It’s wishful thinking to imagine that competition will vanish in a post-scarcity society. Indeed, for such a society, the problem of approbation will be the primary problem its institutions must solve: as status competition becomes more salient, what institutions are necessary to channel it into socially beneficial avenues?

Whatever such institutions look like, they’re probably not compatible with free speech. If wealthier societies are more likely to have harmful status competition, if they’re more likely to see the emergence of ideologies that make destruction high-status, the single most important institution in a post-scarcity society may be something like a thought police to forcibly prevent such ideologies from emerging.

Material abundance does not, of course, make the task of enforcing ideological homogeneity any easier than it is at the moment. In fact it may make it more difficult. Such a society will still be vulnerable to ideological drift and preference cascades, especially if a ruling elite manages to coopt the prevailing ideology to augment its own status. The rebels in this case may be entirely correct in noting the corruption and cravenness of the ruling elite, and nevertheless manage to destroy the society.4

For this reason, if we ever do manage to achieve a post-scarcity world, I doubt it will last very long before self-destructing.

The Very-Long Run

For the sake of argument, let’s assume this society manages to successfully navigate the problems of ideological conformity. Competition will obviously not disappear with the advent of material abundance. But might it disappear over the very long run? If the conditions necessitating competition are absent, might the competitive drive also disappear?

This is a real possibility. But, unfortunately, again a rather dark one. As was shown in the first section, status competition is the basis of human sociality. To remove the conditions for human competition, therefore, is also to remove the conditions for human sociality.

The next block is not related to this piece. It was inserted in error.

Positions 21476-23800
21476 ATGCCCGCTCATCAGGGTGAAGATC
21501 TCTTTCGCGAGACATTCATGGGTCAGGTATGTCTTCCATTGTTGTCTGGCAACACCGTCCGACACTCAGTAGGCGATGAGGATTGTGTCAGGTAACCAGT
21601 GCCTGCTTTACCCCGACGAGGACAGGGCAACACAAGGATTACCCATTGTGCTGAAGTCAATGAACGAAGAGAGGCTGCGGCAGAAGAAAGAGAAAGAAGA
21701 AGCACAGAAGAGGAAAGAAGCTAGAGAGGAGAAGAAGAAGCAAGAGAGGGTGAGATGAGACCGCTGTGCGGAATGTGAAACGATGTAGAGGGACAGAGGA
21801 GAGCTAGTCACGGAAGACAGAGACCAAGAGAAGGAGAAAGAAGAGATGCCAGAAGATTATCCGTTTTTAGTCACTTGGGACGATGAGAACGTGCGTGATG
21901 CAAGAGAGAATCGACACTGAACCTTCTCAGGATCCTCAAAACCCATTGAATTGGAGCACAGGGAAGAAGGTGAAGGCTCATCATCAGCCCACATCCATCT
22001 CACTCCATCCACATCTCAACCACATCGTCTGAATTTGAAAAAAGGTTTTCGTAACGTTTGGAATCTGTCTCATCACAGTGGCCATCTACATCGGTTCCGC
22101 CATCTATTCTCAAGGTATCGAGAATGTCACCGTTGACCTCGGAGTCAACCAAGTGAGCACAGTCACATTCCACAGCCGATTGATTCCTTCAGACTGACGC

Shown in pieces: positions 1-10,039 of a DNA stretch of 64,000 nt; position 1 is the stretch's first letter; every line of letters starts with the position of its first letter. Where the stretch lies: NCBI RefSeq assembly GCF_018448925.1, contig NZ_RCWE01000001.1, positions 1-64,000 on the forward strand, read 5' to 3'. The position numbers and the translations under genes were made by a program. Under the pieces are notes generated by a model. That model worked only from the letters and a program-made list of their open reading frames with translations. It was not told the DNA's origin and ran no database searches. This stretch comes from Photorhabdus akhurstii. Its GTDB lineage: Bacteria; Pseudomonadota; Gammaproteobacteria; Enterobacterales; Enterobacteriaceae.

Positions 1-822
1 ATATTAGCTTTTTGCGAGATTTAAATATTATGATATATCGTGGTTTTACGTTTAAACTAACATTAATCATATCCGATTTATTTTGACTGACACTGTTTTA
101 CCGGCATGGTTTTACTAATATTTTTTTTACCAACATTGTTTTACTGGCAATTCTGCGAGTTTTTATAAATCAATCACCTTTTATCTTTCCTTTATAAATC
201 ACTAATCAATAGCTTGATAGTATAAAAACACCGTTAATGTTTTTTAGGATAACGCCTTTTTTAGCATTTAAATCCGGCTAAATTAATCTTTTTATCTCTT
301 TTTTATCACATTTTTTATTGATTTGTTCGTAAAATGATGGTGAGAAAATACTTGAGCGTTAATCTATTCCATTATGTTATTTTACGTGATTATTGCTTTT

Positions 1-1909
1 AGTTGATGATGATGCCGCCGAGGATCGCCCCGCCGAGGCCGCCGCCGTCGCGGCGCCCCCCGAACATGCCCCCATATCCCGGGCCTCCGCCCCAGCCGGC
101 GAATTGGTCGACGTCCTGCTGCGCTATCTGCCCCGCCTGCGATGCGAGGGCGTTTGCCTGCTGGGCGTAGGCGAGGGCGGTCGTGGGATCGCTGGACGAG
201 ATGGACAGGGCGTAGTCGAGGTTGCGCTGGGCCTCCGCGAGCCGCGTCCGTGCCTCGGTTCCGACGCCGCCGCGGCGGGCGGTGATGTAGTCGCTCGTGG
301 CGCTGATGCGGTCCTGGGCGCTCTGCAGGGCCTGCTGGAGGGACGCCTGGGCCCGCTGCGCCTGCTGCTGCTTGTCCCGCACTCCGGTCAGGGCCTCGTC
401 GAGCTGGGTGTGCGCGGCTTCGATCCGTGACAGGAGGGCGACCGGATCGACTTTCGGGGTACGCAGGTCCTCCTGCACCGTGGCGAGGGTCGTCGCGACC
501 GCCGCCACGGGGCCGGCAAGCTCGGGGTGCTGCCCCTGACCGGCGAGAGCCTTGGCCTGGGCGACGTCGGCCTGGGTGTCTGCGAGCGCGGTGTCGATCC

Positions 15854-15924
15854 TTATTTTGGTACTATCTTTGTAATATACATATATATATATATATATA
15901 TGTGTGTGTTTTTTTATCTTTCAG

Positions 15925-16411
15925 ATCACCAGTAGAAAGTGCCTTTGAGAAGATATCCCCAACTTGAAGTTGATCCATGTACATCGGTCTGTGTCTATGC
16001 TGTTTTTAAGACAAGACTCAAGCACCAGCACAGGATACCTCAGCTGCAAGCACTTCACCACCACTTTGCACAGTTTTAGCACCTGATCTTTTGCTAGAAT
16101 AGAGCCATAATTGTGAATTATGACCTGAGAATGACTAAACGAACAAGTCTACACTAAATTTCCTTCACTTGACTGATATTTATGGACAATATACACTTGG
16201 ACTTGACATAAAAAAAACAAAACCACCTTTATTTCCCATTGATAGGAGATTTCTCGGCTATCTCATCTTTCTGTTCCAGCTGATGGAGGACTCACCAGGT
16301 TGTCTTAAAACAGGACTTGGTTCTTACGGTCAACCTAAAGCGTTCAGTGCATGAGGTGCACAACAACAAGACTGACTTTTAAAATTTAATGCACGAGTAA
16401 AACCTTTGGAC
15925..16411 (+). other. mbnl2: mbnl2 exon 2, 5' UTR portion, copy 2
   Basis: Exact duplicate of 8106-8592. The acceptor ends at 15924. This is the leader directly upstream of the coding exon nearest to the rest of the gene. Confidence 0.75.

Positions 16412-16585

A few thousand years of material abundance, therefore, is not likely to turn human society into a cooperative paradise. More likely the human condition will be substantially more solitary than at present, with a concomitant decay of the mental correlates of sociality, such as language and intelligence.

(But if the technology of abundance is sufficiently advanced to sustain humanity all the way through the devolution of its sociality, one might also hope that something like CRISPR will be developed enough by that time to be able to avert it.)

To conclude, I strongly doubt that human society will ever achieve anything that could be meaningfully called post-scarcity. But maybe this is a hopeful position after all.


  1. Which is not to say that the great majority of people will never become ZMP workers, only that it won’t be technology driving that change.
  2. Contra Karl Polanyi, then, it’s not the case that precapitalist societies were characterized by a status motive whereas capitalist societies are characterized by a profit motive. Rather, the status motive remains crucial for making the private property system work at all: if we did not condemn thieves and free-riders, and praise those who punish them, there would be no hope of maintaining a private property system at all.
  3. I have in mind a forthcoming piece by John Nye here. I’ll add the link when it’s published.
  4. The Arab Spring is an instructive parallel here.


NormsPolitical EconomyJohn Nye


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    May 06, 2018 at 16:25 | Reply

    Why do you doubt most people will become ZMP? And, supposing the majority don’t, what happens if a minority does systematically become ZMP while the majority does not? For example, it’s quite conceivable that people with IQs sub 90 become systematically unemployed. What of these people?

    • 1.1

      Cameron Harwick

      May 06, 2018 at 16:41

      I don’t necessarily think that’s implausible; see footnote 1: “Which is not to say that the great majority of people will never become ZMP workers, only that it won’t be technology driving that change.”

      What happens in that case? Probably nothing much different from the advent of any other dark age in history.